Traveling Safely Takes a Little Preparation | News, Sports, Jobs

Rutul Dalal, MD

While we are still in a global pandemic, there are many signs that the world is starting to regain a sense of what life was like before COVID-19. Many states and countries are lifting quarantine and mask warrants and changing travel restrictions. Stores, restaurants and other places of business are operating at full capacity and people seem to be interested in going out and enjoying vacations or traveling to see family members they haven’t seen in more than a day. year. According to the Transportation Security Administration, the number of passengers who have passed through airport security has more than doubled since last January. Even though many of us feel comfortable in the world again, it is important to remain diligent, take care of our health while traveling, and be considerate of others.

Planning your trip

A little planning before your next trip will go a long way in keeping you safe. Make an appointment with your doctor for a check-up at least four weeks before you leave. This is the perfect opportunity to address any existing health issues that could be affecting your travel experience. Also, this would be a good time to educate yourself on the state of your health to make sure you stay well after you leave for your trip. This is also a great time to raise questions related to the region you plan to travel to – are there some viruses spread, can we drink water there, and what the pandemic looks like in the region. .

The following list is the information recommended by the Centers for Disease Control and Prevention (CDC) to share with your primary care provider during this visit:

– Special conditions such as pregnancy, allergies or chronic health problems.

– Destinations on your route.

– Type of accommodation (hotels, hostels, short-term rentals).

– Type of trip (cruise, business trip, adventure trip).

– The time and duration of your trip.

– Planned activities.

During your pre-departure visit with your health care provider, it would also be a good idea to bring up any of your prescribed medications. You can discuss any problems you may have with the medicine and make sure that you will have more than enough doses while you are away.

In addition to your over-the-counter medications, consider packing a few extra health items. The items you bring may depend on where you are traveling, but a few suggestions are your health card, proof of vaccination, a small first aid kit, hand sanitizer, bug spray, or sunscreen. .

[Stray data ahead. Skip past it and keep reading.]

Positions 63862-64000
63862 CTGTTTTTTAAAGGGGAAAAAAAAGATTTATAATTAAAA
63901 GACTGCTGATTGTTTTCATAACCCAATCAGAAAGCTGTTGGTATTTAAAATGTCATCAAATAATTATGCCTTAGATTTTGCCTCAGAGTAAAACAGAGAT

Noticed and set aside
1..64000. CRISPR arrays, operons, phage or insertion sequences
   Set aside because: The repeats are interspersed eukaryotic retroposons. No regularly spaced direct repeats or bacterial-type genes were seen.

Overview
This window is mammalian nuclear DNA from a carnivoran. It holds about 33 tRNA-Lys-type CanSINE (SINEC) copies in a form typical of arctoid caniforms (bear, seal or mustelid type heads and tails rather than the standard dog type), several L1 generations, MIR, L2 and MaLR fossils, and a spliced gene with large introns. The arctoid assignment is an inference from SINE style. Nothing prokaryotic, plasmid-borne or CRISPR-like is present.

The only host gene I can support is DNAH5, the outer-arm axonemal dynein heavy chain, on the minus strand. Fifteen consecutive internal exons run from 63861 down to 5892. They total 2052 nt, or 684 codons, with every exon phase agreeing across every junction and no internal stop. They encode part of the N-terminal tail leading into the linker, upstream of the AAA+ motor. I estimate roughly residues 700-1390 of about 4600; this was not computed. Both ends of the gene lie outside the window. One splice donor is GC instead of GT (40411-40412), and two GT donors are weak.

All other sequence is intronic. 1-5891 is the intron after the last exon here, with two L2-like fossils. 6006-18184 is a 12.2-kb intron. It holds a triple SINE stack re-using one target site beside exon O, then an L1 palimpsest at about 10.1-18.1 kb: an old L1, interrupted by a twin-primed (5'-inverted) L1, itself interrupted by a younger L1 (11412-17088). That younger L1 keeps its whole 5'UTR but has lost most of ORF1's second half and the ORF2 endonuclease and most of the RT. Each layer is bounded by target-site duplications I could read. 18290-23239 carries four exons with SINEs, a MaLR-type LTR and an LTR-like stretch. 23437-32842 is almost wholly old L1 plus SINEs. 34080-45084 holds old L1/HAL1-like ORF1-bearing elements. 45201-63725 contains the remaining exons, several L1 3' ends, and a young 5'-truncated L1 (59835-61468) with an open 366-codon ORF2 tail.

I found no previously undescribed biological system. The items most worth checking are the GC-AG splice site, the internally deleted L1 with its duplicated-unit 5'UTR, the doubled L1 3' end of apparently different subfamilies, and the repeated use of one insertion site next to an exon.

Vaccinations for your trip Depending on your travel plan, your healthcare provider may suggest certain vaccinations. These vaccinations may even be required by the local government where you are traveling. Here are some examples of common travel vaccinations:

– Hepatitis A

– Hepatitis B

– Typhoid and paratyphoid fever

– Meningococcal disease

– Yellow fever

It is also recommended that you be up to date with any routine vaccines, or those you might consider to be children’s vaccines that you receive before you start school, such as the annual flu shot and Tdap.

Pandemic Considerations Whether or not you are traveling, COVID-19 vaccination is highly recommended. If you are fully vaccinated and are traveling within the country, it is advisable to always mask yourself in densely populated areas, such as airplanes, buses, or other means of public transport. Afterward, you should monitor yourself for any symptoms of COVID-19 and get tested if they develop. The same advice should be followed if you are traveling overseas, but you should definitely get tested once you return to the United States.

If you are not vaccinated and are traveling within the country, consider the previous recommendations and also do a test before and after your trip, avoid people at higher risk of serious illness and quarantine for seven days full after the trip. You should not travel abroad if you have not been vaccinated against COVID-19. If you must, follow the travel recommendations found on the CDC website.

Do Your Homework We are in uncharted territory as our cities and countries begin to open up to travel. When planning your next trip, start with an appointment with your primary care provider. Then do your homework and stay flexible. Keep in mind that restrictions can change quickly depending on local conditions. It is also important to keep in mind that the COVID-19 situation, such as the level of spread and the presence of variants, varies in each country. Check back for updates as your journey draws closer. Save yourself the nasty surprises and delays by checking the restrictions at your destination and anywhere you might stop along the way.

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Rutul Dalal, MD, is the director of infectious diseases for UPMC in north-central Pennsylvania. For more information, visit

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